Monday, December 7, 2015

Use of speech bubble in "Deadly Class"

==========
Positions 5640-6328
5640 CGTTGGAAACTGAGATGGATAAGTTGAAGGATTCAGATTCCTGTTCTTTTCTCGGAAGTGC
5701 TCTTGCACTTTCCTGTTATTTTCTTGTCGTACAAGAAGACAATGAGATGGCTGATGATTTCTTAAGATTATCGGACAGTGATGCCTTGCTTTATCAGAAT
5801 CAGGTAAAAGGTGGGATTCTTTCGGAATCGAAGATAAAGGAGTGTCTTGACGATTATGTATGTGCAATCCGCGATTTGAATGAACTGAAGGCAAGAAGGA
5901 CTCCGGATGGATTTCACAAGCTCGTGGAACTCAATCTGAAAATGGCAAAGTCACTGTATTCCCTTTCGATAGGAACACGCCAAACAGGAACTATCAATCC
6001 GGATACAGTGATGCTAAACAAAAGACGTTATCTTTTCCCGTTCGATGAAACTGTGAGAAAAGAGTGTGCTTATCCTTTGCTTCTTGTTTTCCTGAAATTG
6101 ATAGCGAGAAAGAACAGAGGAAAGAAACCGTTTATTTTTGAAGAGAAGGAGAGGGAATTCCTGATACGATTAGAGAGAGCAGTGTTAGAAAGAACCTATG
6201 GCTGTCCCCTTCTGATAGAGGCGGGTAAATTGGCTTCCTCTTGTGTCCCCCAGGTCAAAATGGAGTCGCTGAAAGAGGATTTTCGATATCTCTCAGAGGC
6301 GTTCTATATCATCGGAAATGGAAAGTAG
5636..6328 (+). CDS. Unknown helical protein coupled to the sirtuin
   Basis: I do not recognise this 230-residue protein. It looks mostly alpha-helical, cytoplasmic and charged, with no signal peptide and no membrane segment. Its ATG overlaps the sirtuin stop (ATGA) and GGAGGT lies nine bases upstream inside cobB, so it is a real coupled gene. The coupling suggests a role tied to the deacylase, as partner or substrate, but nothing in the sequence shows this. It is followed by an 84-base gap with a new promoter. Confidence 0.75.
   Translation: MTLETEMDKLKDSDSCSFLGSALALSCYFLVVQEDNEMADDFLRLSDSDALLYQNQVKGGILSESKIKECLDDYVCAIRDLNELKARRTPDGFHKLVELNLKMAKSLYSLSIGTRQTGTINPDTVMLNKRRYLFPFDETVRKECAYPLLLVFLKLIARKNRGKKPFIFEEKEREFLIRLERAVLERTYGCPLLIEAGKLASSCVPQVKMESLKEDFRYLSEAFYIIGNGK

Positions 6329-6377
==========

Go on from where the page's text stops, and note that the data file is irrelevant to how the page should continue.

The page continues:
So to be completely honest before this class I did not read comics, it wasn't a genre that I really didn't take seriously because I didn’t believe you could become attached to a narrative that didn't contain pages of words. However, after analyzing and reading so many comics in class, I certainly hold a very different outlook on comics now. Through multimodality you are able to gather so much information and detail about how a comic is made and why it is chosen to be made that way. Using theories that we have spoke about in class I was able to analyze a monthly magazine entitled “Deadly Class” made by Rick Remender, Wes Craig, Jordan Boyd. The owner of the comic store where I purchased it said “it was growing fast in popularity” so I decided to give it a try. Right away the book was not what I pictured it to be, even though I really had no preconceived notions as I mentioned before, I am not avid comics reader. The monthly spread was about a group of teenagers who are assassins and all live together at some sort housing unit. The comic was very fast pace and I really did have to go back and re-read sections of the magazine in order to understand the full story. What helped analyze and comprehend the narrative was my newfound information on comic theories. I noticed that when the main character is talking to himself the authors chose to use rectangle speech bubbles but when someone else is talking to him it a more rounded speech bubble. This leads into David Carrier’s notion on speech balloons in which he says “since comics are also a visual art, we are concerned as well with the strictly visual qualities of balloons. We contrast elegantly shaped balloons and are aware of the visual qualities of the chosen type, which we read in the ways we read handwriting for signs of someone’s character” (30). Not only are readers able to quickly follow what is going on in the characters mind but easily compare it to what is being said to the character. The different shaped balloons add another level of understanding what is happening in the narrative. Carrier also adds “the balloon thus is not just a neutral container but another element in the visual field. Indeed, even identifying balloons as containers already is to hint at some ways of identifying their expressive significance” (44). These containers that enclose written information about the character and make up a huge part of the narrative are extremely important. It is not just about the words that are part of a speech bubble but the location, size, and outline of the word balloon. 

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